Tuesday, 9 February 2016

Aferim! - an everyday story of Wallachian folk

What did I get for nowt? Aferim! DVD
How did I do that then? Competition win from Eye for Film

I don't mind a bit of culture, me. I prefer switching off with a good comedy but there's something rewarding in fixing on a film that demands attention and concentration. I saved this freebie for such a moment and that moment arrived last Sunday. Our Nellie had the ironing board out and Vera on the telly so I popped in the earphones and slipped Aferim! into the laptop.
Aferim! is a Romanian (subtitled) film of 2015 that was entered the winner of the Silver Bear for Best Director at the 65th Berlin International Film Festival, which sounds like a big deal. I'm not a film buff.
Set in Wallachia (now part of Romania) in 1835 the film (black and white, that's how arty this is)  concerns Constantin, a constable, and his son as they set out to locate and capture a runaway gypsy slave who has stolen from the local boyar  - a type of lord.
Constandin is a pompous and idiotic man, probably barely educated but clever and experienced enough to rise to a position of enforcement in his community. An ex-soldier, he constantly passes on his 'wisdom' and outlook on life to his doting son. He reminds me very much of Don Quixote with his Sancho Panza following behind, spouting his philosophy as a series of facts.
On their journey looking for the slave they give us an interesting outlook on 19th century Wallachia and its harsh serfdom. Priests seem central to peasant life and enjoy a life that doesn't appear rich but certainly comfortable. Races and creeds are pigeon-holed throughout, particularly Jews and gypsies who don't fare well in Wallachian priests' opinions. The rich, the poor, the Turks, the French and even us English all get a mention - we're fair, apparently. Whether he meant in colour or judicially I'm not sure.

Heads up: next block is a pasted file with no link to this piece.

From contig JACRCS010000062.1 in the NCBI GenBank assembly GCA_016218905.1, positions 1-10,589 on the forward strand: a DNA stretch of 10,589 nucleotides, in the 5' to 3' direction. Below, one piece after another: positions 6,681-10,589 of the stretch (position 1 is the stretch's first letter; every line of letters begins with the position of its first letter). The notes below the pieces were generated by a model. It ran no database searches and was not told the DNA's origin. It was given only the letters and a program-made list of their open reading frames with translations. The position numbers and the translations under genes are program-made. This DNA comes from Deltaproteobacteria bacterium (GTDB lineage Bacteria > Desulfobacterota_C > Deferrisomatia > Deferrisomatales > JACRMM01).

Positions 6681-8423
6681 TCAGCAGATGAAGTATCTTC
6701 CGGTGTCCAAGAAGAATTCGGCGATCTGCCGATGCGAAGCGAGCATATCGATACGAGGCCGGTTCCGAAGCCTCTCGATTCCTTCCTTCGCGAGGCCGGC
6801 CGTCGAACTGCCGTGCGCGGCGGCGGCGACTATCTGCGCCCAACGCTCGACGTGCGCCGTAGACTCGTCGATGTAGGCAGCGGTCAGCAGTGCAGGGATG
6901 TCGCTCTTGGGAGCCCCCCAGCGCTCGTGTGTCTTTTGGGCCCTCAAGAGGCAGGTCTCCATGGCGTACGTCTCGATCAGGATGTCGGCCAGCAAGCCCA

Slaves and gypsies have a god-awful life in this film. A hand to mouth existence and the first to get it in the neck when things go wrong. They point Constantin and son in the right direction to catch the slave who is eventually unearthed at a cottage being hidden by a weaver and he and a gypsy child are captured and the journey back begins. The constable, his son, the slave and the child share stories and conversations until their paths part. Eventually they reach the boyar - this chap
with his impressive headwear. Now we know why everyone is so poor, this chap has everything including peacocks in his house and that hat.
Life was cruel then, I wonder how far we have come?  Such cruelty is not generally accepted anywhere as a matter of life but hatred still exists and greater cruelty sadly still makes the news. I'd rather be in 21st century England than 19th Wallachia.
What can we learn from this film? Life was hard and everyone did what they needed to do to survive whether it be fishing all day, tracking fugitives for reward, selling their own bodies, selling kids into slavery and all finding ways to justify their actions. We learned nobody was nice to anyone else.
We learned not to fiddle around with the boyar's wife. Seriously, if you take one message from this film then make sure it's not to fiddle around with a boyar's wife.
If I were on IMDB I'd be ranking this film around the 7/10 mark. Deserving of its accolades and deep in conversations on the meaning of life. The final quarter passes by too quickly to make it a classic in my book and ends unsatisfactorily, but the plotline isn't the real point - it's the setting of eastern Europe of nearly 200 years ago and whether we can understand how Europe got to where it is now.

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